Police chief, union mend fences

LIHU’E — Kaua’i Police Chief K.C. Lum and top officials with the State of Hawaii Organization of Police Officers (SHOPO) have agreed to end a rift that has divided the Kaua’i Police Department over the last 16 months.

During a Kaua’i Police Commission meeting at the historic County Building Friday, Lum and top officials with SHOPO agreed to work out their differences over issues like morale, communications and grievances.

“Chief, if you are committed to doing that, like you said you are, along with your staff, we will do whatever it takes to work to achieve those goals,” said Bryson Ponce, chairman of the Kaua’i chapter of the State of Hawaii Organization of Police Officers. “But we have got to be honest with each other.”

Lum said he was going to give it a go.

Although police commissioners have called for the building of better morale in the department for improved relationships between the rank and file and KPD management, the department has been hit by dissension since Lum took office in late 2004.

Critics contend he doesn’t have the experience or the skill to lead the department, doesn’t communicate with some officers and staff well enough and operates oblivious to collective-bargaining agreement conditions related to promotions.

Most recently, 90 of the more than 140 KPD officers reportedly said Lum had led the department poorly. In response, a growing number of officers, though small, have come out in support of Lum and in defiance of his critics.

As indicators of Lum’s success, those officers point to high productivity among officers and high arrest rates.

Ponce said the situation changed for the better for him on Jan. 20, when he met with Lum and Deputy Chief Harold Venneman and “we had a good heart-to-heart conversation about the real issues that are facing us.”

“It was for the first time really that the chief acknowledged we weren’t making these things up,” Ponce said. “The problems exist in the department.”

The placement of the issues on the police commission’s agenda Friday — responses by police brass, collective bargaining issues, internal investigations and morale and leadership issues in KPD — indicates the concerns of SHOPO KPD members are being heard, Ponce said.

The biggest challenge has been the lack of communication between Lum and many officers, Ponce said.

“And to move forward and to build on it (better communications) I think would be in the best interest of, not only the chief’s relations with the union, but with the members of the police department, with the police commission and the community,” Ponce said.

While KPD may be mired in problems, all involved should “focus on achieving the highest level of professional and quality (police) service to the island, the people of Kaua’i,” Ponce said.

Lum indicated through a slight nod that he looked forward to working with SHOPO in trying to rectify problems.

In his goals for the department this year, Lum said a top priority is “team building” programs employing the concepts of morale building, retention of officers, leadership, management development and improved communications.” On the issue of team building, Lum said, “we have to unify it, or we are going to be in trouble,” adding, “I want all the officers to understand that.” Lum said morale problems exist as a fact of life for every organization, not just with KPD.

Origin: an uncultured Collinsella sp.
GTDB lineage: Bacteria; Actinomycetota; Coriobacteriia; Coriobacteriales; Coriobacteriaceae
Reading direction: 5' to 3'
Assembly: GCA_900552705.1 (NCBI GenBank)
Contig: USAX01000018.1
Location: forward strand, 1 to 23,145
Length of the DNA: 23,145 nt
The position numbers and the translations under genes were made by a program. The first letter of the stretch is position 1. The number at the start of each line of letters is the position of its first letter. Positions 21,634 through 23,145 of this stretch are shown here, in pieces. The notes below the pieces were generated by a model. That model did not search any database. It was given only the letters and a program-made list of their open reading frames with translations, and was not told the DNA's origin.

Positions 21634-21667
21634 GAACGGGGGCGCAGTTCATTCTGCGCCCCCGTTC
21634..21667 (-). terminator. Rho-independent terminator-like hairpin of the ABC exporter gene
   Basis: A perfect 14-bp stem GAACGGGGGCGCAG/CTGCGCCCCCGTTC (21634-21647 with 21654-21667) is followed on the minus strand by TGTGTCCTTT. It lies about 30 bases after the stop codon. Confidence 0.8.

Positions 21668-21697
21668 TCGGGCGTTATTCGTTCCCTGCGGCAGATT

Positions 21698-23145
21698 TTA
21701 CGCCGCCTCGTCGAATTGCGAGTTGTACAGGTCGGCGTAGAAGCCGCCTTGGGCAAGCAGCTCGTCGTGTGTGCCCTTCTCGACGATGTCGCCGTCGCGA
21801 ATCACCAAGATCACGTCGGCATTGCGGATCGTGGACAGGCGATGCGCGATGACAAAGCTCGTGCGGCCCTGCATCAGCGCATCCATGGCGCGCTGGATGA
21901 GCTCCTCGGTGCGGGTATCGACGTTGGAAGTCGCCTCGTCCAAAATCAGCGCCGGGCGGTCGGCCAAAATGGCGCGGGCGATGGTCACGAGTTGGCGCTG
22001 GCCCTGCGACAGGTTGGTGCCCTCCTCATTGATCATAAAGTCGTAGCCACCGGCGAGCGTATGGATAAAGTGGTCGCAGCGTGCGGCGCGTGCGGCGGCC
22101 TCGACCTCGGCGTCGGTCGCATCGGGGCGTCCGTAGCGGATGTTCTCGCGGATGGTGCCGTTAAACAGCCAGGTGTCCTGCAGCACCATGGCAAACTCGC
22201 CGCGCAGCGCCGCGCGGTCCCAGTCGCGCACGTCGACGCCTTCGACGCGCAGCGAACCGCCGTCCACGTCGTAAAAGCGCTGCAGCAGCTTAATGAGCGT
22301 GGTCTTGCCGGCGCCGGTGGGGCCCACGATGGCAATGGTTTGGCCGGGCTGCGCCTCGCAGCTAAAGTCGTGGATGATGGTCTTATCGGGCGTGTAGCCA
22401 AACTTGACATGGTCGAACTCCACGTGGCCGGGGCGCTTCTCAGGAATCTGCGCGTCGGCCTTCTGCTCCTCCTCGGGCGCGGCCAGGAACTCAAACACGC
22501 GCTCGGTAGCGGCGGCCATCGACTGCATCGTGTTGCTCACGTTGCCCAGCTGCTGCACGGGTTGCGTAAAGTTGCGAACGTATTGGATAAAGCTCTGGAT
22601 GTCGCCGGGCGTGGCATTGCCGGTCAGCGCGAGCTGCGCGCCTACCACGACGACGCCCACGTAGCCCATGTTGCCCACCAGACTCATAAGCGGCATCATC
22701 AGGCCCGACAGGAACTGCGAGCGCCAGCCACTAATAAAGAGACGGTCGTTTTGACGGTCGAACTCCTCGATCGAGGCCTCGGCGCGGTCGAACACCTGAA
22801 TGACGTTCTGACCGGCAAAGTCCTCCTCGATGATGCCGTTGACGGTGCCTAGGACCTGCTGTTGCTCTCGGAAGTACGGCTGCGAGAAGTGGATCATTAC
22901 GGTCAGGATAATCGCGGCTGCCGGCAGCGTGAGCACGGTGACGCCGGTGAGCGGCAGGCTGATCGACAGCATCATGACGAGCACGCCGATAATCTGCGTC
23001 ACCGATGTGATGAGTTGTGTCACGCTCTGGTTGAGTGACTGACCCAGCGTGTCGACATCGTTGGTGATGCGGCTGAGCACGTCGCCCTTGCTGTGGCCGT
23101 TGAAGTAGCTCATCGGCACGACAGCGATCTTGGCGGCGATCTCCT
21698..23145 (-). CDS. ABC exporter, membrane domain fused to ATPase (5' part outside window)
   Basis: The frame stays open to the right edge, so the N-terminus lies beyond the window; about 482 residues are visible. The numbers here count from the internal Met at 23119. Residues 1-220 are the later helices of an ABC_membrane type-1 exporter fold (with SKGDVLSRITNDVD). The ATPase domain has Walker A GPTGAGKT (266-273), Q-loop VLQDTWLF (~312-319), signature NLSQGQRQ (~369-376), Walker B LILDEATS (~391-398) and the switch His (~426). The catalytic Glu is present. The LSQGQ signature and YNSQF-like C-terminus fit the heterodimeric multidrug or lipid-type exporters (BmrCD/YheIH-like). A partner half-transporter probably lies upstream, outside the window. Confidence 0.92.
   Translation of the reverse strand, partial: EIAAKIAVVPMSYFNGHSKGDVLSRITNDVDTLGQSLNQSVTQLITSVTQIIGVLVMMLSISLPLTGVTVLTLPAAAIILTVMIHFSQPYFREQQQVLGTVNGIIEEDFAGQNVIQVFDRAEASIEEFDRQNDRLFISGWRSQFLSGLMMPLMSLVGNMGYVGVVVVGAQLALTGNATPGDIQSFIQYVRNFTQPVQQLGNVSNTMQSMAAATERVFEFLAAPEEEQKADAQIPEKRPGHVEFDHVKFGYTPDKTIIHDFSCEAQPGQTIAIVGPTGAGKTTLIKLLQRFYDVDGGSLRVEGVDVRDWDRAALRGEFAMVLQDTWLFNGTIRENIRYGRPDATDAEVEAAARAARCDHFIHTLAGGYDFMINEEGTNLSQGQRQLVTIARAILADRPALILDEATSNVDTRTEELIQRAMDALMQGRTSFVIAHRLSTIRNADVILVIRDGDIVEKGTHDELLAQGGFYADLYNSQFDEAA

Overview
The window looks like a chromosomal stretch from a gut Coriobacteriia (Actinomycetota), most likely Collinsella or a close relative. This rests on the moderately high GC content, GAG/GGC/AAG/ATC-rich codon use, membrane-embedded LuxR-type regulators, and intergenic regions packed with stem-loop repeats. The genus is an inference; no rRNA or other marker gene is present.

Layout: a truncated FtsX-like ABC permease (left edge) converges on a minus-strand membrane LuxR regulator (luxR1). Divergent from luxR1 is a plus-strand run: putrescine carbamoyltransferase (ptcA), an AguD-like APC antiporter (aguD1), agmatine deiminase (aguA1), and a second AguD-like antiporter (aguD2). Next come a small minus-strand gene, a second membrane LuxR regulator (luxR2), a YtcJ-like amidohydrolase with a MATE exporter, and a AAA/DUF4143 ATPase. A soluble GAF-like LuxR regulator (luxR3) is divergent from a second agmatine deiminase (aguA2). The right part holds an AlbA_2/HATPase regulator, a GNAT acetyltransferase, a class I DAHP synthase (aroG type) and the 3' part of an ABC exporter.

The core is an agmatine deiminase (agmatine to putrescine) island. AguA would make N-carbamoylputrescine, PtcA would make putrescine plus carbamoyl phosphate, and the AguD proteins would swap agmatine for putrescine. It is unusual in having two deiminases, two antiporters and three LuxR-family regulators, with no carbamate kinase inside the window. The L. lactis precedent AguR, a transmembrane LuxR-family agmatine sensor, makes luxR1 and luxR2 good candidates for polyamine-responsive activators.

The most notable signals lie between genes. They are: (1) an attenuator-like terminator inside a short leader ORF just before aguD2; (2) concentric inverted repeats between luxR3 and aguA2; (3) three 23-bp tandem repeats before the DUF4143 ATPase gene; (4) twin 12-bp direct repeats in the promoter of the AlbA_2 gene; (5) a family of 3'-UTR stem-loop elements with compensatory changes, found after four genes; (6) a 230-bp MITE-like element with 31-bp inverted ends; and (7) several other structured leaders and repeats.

“Every organization will have morale issues, regardless of where, what and what section,” Lum said.

Lum said morale building should be a “continuous process, so that will always be part of the department.”

On the recruitment of officers, KPD will be fighting an uphill battle because of Hawai’i’s low unemployment rate. He said it was about 2.9 percent the last time he checked.

Retention of officers is a way for the county to keep down training costs, he said.

Lum said he either, will, or has been, pushing for more training programs for supervisors, commanders and administrative staff.

“The training will improve management skills which will help team building efforts, by expanding the same knowledge base to all supervisory personnel,” Lum said. “And this will help with the succession planning continuum.”

On the issue of communication within the department, ideas have to be clearly articulated so that there will be no misunderstanding of what is being proposed, he said.

During the meeting, Ponce was flanked by Tenari Maafala, president of the board of directors of SHOPO, and KPD Lt. Roy Asher, vice chairman of the Kaua’i chapter of SHOPO.

Maafala said he wanted to see improved relationships between the 140-plus KPD SHOPO members and the KPD brass.

Maafala said his organization supports Ponce and the 25 or so officers who attended the meeting.

“And again, I echo the sentiment of Bryson with regards to chief Lum’s goals and intent to better the morale, better relationships within the department, albeit through the union or here at the police commission, or even through the mayor’s office,” Maafala said.

Maafala said a survey will go out soon to all SHOPO members on the issues of leadership and communications within the KPD.

  • Lester Chang, staff writer, can be reached at 2453681 (ext. 225) and lchang@ kauaipubco.com.

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